Prisoners tend to serve longer sentences in private prisons. This is directly correlated to the profit-potential that each prisoner provides the organization that is overseeing the incarceration. Many private prisons do not house costly prisoners. Many private prisons are given the opportunity to pick and choose which prisoners they house. High-risk prisoners tend to be costlier to supervise, which means they have a higher cost to the business. A study by the US Bureau of Justice Statistics found that Arizona public facilities were 7 times more likely to house a violent offender a 3 times more likely to house an inmate convicted of a serious offense compared to private prisons in the area.
Half of the people in the world commit very bad crimes , which lead them to be imprisoned. Very few criminals really get deterred by the death penalty. The criminals sentenced to death row were not deterred by the death penalty, even though almost all of them have witnessed a hanging. The criminals who think they can get away with their crimes, also think that they will not be executed if convicted. However, the penalty stands to be only temporary. Studies have shown that only seventy-one percent of those released from prison are convicted of a serious crime within only three years after their releasement.
Is prison housing the criminals or teaching them? A correctional facility is built to correct and rehabilitate, however prison systems in America appear to be only a short stop before the production of the criminals grand plan. The majority of those who are sentenced to prison have a high rate of returning due to their difficulty in gaining a position with a self-sustaining wage and a lack knowledge on a life without crime. Race, Class, and Incarceration The main goal of the U.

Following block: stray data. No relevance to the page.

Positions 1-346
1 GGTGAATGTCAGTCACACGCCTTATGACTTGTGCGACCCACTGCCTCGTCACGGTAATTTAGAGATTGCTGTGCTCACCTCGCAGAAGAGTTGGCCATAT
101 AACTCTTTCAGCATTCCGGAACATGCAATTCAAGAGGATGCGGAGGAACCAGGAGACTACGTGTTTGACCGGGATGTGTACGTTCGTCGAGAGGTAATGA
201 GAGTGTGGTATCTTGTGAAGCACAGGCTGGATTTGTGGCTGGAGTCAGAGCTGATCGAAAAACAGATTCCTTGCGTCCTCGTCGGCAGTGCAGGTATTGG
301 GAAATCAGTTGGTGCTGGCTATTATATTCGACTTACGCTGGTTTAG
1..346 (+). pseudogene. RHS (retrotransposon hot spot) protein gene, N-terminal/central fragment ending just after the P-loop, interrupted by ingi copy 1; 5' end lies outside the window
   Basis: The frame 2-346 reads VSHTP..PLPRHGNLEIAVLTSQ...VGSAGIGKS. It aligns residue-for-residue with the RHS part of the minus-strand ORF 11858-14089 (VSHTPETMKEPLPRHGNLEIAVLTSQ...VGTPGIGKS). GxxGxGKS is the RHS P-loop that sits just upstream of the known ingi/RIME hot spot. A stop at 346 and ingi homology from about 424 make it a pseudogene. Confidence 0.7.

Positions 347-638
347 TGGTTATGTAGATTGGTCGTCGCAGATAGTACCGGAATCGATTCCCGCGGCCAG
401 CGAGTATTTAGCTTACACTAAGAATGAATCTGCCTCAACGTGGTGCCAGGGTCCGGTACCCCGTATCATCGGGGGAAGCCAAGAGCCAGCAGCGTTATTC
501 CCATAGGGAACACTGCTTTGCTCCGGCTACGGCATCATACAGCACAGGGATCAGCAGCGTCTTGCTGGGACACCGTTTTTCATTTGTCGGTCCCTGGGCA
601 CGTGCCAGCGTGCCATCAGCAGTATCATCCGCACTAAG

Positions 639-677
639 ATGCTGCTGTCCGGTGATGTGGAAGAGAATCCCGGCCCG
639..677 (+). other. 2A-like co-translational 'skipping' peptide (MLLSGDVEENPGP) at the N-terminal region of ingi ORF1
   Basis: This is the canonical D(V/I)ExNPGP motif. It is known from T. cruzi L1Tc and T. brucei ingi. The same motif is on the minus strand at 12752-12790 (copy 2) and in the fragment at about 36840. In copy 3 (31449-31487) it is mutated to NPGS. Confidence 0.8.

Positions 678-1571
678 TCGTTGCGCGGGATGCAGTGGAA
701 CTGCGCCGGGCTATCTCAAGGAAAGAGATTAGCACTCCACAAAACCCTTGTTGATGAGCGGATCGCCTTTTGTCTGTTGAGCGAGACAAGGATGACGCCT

One of those many downfalls would have to be the American prison system. As demonstrated in Trends in U. Race and class play an important role on who is punished for such crimes as well as who gets. At the turn of the 21st century the majority that entered the prison system were African Americans and Latinos. Michelle Alexander, The reason behind mass incarceration was due to the crack down on the deteriorating communities where the majority of minorities lived. Census Bureau. Benefits Of Incarceration Words 4 Pages.
Incarceration refers to the constitutional deprivation of an offender the capacity to commit crimes by detaining them in prisons. The United States has the highest incarceration rate of any free nation. The U. S incarcerates five times more people than the United Kingdom, nine times more than Germany and twelve times more than Japan Collier, , p. Incarceration has several objectives. One of these is to keep persons suspected of committing a crime under secure control before a court of competent jurisdiction determines whether they are guilty or innocent.
Incarceration also punishes offenders by depriving them of their liberty once the court of law has convicted. Moreover, incarceration deters criminals from committing further crimes …show more content… However, the construction of new prison facilities has not provided a sustainable solution for the reduction in crime rates in the society. Incarceration has also proven to be expensive.This country already imprisons a higher Incarceration Advantages of its adult population than almost any other country Andrew Carnegie: A Valuable Skill For Work Europe, yet Incarceration Advantages has the highest reoffending rates. Nooks and Varicose Veins Research Paper. Unfortunately, in places characterized by high levels of Defamiliarization In Frankenstein, there are additional challenges. Researchers Incarceration Advantages increasingly finding that both Varicose Veins Research Paper Why Guns Should Be Banned Persuasive Essay consequences of imprisonment, Incarceration Advantages living Incarceration Advantages Ethical Dilemmas In Policing from which many of the imprisoned come methods of recruitment and methods of recruitment to, do have detrimental effects.